What an interesting find! The Biblical text in view is indeed 1 Cor 9. The key to understanding how they derived this interpretation is knowing what Clement and Eusebius meant by the words translated in the question as "greet" and "wife".
Clement explains the relationship between the apostles and women (Stromatum III, 53; Greek, English):
But the [apostles] devoted themselves to preaching without any distraction, and took their wives with them not as women with whom they had marriage relations, but as sisters, that they might be their fellow-ministers in dealing with housewives.
This is the sort of relationship Clement refers to in the quote in the question; he believes Paul to have had such a wife whom he chose not to take with him on his missionary journeys.
Eusebius quotes Clement:
Παῦλος οὐκ ὀκνεῖ ἔν τινι ἐπιστολῇ τὴν αὐτοῦ προσαγορεῦσαι σύζυγον, ἣν οὐ περιεκόμιζεν διὰ τὸ τῆς ὑπηρεσίας εὐσταλές.
Paul did not hesitate in one of his letter to προσαγορεῦσαι his consort whom he did not take around with him for the sake of convenience in his ministry.
(One word left untranslated pending discussion below.) The Greek edition of Eusebius (HUP, 1926) indicates via footnotes that 1 Cor 9 and Clement's Stromatum III are in view. Immediately after the bit quoted by Eusebius, Clement himself confirms the reference to 1 Cor 9 (Greek, English):
λεγει ουν εν τινι επιστολη ουκ εχομεν εξουσιαν αδελφην γυναικα περιαγειν, ως και οι λοιποι αποστολοι?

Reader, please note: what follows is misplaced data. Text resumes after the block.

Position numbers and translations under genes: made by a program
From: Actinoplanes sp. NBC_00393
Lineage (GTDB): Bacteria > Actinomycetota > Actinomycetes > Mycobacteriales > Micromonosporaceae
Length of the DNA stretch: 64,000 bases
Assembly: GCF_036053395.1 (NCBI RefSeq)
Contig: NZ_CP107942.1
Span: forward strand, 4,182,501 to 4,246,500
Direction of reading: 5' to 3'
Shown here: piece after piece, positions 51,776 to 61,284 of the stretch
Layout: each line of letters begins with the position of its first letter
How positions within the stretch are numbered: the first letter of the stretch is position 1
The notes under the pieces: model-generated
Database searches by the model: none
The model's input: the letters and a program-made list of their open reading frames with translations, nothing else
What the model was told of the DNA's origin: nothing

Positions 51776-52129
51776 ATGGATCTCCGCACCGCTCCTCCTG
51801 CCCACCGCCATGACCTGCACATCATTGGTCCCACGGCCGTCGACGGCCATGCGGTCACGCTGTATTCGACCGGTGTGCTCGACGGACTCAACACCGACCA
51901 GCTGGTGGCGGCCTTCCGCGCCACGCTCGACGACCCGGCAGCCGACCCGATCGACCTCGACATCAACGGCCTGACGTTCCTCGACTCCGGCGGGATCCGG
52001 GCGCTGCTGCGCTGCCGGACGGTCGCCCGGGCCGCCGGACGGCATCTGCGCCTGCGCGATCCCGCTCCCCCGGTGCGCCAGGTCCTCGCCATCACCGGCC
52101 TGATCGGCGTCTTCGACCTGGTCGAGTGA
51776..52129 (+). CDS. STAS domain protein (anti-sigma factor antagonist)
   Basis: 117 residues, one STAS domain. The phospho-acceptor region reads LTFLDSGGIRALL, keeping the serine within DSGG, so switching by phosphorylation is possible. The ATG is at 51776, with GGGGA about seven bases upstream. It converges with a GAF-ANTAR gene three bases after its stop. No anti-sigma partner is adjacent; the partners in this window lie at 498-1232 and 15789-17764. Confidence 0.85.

Accordingly he says in a letter: "Have we not a right to take about with us a wife that is a sister like the other apostles?"
This is a direct quote of 1 Cor 9:5. The phrase translated "a wife that is a sister" in the quote from Clement (αδελφην γυναικα) is nearly universally accepted to mean "a wife who is Christian" or "a believing wife", hence the English translations of 1 Corinthians. The Greek of Clement is identical to that of Paul.
The only remaining problem is that there is no "greeting” evident in 1 Cor 9. The word translated “address" (from both Clement and Eusebius) is προσαγορεύω.2 It can refer to a greeting, but also (BDAG):
to refer to someone by name or some other term, call, name, designate
It need not require a second person address ("greeting"), then. Here it probably simply refers to the "mention" or "naming" of such a woman.
Clement and Eusebius understand 1 Cor 9:5 as a reference to a wife who was a companion and fellow minister but without marital relations. In light of verse 12, they concluded that Paul (and others with him) had chosen not to take such women with them (οὐκ ἐχρησάμεθα τῇ ἐξουσίᾳ ταύτῃ = we have not made use of this right) in order not to "put an obstacle in the way of [their] ministry".
1. Anthony C. Thiselton, The First Epistle to the Corinthians: a Commentary on the Greek Text (NIGTC; Grand Rapids: Eerdmans, 2000), 680.
2. For those who care, the word is found in the NT only in Hebrews 5:10, where it is most naturally read as a designation rather than a greeting.